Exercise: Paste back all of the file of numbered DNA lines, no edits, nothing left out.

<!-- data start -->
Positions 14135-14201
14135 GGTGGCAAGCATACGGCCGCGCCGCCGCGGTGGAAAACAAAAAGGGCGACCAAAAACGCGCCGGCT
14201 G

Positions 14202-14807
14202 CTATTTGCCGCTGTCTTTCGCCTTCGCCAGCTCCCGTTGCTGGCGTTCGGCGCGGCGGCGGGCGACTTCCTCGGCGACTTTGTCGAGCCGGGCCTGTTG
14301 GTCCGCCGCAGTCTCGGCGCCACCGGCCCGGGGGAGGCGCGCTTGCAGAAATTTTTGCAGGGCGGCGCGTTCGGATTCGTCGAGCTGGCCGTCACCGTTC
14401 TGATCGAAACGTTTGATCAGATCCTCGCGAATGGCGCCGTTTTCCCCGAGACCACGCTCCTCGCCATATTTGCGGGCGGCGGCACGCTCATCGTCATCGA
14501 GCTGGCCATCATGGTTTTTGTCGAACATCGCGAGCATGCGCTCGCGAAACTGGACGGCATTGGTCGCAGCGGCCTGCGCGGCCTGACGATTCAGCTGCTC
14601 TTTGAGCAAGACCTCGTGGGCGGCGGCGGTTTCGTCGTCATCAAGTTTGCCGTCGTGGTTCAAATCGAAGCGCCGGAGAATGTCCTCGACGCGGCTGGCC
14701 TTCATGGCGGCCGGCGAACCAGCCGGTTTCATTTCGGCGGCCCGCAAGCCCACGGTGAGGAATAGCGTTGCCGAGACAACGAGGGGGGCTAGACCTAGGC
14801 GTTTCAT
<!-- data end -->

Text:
Positions 14135-14201
14135 GGTGGCAAGCATACGGCCGCGCCGCCGCGGTGGAAAACAAAAAGGGCGACCAAAAACGCGCCGGCT
14201 G

Positions 14202-14807
14202 CTATTTGCCGCTGTCTTTCGCCTTCGCCAGCTCCCGTTGCTGGCGTTCGGCGCGGCGGCGGGCGACTTCCTCGGCGACTTTGTCGAGCCGGGCCTGTTG
14301 GTCCGCCGCAGTCTCGGCGCCACCGGCCCGGGGGAGGCGCGCTTGCAGAAATTTTTGCAGGGCGGCGCGTTCGGATTCGTCGAGCTGGCCGTCACCGTTC
14401 TGATCGAAACGTTTGATCAGATCCTCGCGAATGGCGCCGTTTTCCCCGAGACCACGCTCCTCGCCATATTTGCGGGCGGCGGCACGCTCATCGTCATCGA
14501 GCTGGCCATCATGGTTTTTGTCGAACATCGCGAGCATGCGCTCGCGAAACTGGACGGCATTGGTCGCAGCGGCCTGCGCGGCCTGACGATTCAGCTGCTC
14601 TTTGAGCAAGACCTCGTGGGCGGCGGCGGTTTCGTCGTCATCAAGTTTGCCGTCGTGGTTCAAATCGAAGCGCCGGAGAATGTCCTCGACGCGGCTGGCC
14701 TTCATGGCGGCCGGCGAACCAGCCGGTTTCATTTCGGCGGCCCGCAAGCCCACGGTGAGGAATAGCGTTGCCGAGACAACGAGGGGGGCTAGACCTAGGC
14801 GTTTCAT